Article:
Shell exec flays offshore wind sector safety

The offshore wind industry has a lot to learn when it comes to safety – from, for instance, the oil and gas sector, says Shell's Vice President for Wind and HSSE Dorine Bosman in an interview with EnergyWatch.
Photo: Mathias Julius Falkengaard
Photo: Mathias Julius Falkengaard


256 accidents in a single year is simply too many.

Shell Vice President of Wind and Health, Safety, Security and the Environment Dorine Bosman emphasized this issue Tuesday morning during a speech at the WindEurope conference in Copenhagen and argued the importance of expanding offshore wind in a responsible way – with fewer accidents than the 256 registered during 2018.

"There are a series of things that can be done. First and foremost, it's about getting a handle on procedures and processes. We need to figure out whether it's possible to design things in a safer way regarding which tools are used, how work is handled and which safety equipment is needed. We have figured out over time that safety must always come before production," she said and continued:

"People mustn't work if they don't think it's safe – and they must not be punished for doing so. That's the mindset that's needed. It's difficult but necessary."

Bosman sees safety improvements as crucial for the successful propagation of offshore wind, and she doesn't think the matter is given sufficient attention in the sector.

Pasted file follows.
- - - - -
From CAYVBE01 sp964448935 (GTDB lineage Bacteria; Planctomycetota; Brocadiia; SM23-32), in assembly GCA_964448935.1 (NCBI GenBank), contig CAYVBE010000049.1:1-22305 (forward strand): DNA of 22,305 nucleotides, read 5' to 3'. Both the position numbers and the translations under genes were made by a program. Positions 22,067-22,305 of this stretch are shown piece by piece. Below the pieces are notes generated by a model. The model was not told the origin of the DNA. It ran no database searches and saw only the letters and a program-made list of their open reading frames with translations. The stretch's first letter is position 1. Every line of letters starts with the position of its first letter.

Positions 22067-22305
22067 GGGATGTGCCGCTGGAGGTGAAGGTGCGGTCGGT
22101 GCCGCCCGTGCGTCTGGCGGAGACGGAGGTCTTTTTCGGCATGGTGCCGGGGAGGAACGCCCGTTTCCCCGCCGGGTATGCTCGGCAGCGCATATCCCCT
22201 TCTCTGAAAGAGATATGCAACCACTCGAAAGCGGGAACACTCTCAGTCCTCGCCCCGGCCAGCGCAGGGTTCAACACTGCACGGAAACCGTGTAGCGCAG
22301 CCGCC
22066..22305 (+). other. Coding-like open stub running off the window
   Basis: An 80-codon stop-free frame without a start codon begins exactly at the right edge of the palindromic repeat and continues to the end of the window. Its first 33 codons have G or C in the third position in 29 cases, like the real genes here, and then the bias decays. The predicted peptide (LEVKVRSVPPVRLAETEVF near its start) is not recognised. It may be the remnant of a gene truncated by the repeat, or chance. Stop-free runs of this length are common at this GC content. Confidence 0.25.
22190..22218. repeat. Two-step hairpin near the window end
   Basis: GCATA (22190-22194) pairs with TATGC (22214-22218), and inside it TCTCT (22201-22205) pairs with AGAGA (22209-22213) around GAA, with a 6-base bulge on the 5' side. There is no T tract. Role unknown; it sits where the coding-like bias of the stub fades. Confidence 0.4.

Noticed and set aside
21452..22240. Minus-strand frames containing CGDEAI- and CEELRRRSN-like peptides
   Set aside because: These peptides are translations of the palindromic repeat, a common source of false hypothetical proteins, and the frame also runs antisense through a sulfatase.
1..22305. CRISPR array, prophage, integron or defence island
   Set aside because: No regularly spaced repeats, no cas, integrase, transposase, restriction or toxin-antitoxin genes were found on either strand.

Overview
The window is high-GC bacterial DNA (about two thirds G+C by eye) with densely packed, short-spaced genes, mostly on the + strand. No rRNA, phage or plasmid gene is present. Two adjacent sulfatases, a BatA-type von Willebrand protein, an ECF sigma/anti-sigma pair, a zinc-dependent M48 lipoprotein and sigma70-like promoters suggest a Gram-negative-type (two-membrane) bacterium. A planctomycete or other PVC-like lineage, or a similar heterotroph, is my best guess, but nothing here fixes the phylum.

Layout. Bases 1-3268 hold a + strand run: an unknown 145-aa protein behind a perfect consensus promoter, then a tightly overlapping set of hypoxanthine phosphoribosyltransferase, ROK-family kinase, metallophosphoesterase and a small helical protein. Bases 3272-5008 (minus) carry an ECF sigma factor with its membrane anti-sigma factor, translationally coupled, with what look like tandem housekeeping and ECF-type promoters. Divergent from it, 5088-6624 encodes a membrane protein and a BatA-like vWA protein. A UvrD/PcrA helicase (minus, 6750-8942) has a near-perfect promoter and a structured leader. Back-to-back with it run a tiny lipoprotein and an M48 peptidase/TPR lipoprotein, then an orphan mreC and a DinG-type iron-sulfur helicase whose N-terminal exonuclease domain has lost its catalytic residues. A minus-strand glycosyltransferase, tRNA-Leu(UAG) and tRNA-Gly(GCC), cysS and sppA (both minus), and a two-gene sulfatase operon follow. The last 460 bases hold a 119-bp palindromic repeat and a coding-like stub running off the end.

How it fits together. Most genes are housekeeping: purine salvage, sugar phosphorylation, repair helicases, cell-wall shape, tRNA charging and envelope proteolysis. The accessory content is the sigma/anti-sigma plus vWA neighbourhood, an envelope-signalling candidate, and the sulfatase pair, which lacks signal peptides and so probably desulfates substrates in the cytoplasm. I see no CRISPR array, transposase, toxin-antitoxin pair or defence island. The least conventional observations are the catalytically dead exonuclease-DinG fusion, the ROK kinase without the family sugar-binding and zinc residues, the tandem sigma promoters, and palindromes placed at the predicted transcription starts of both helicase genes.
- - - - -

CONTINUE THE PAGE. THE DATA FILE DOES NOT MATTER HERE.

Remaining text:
Take cues from oil and gas

During her presentation, Bosman pointed out that the industry must learn from the oil and gas business, where she has around two decades of experience.

The Shell VP holds that doing so is crucial, even though none of last year's accidents were fatal.

"Accidents like the 256 from last year could lead to deaths and life-changing injuries. Only luck prevented things from being much worse. But 256 accidents are in my opinion 256 too many," she said.

Bosman then remarked that the oil and gas industry has learned this the hard way. However, safety in the fossil sector is currently five times higher than in offshore wind.

The oil and gas industry has an accident reporting rate of 0.9 incidents per 1 million labor hours against 4.55 per 1 million working hours in offshore wind.

In other words, there's plenty of room for improvement.

One of the main themes at the WindEurope conference entails the European capacity target of 450 GW ahead to 2050, quite obviously requiring many labor hours and new personnel – and hopefully without serious injuries.

Inadequate safety puts life at risk, at least that's what Shell's VP of Wind and HSSE says.

English Edit: Daniel Frank Christensen

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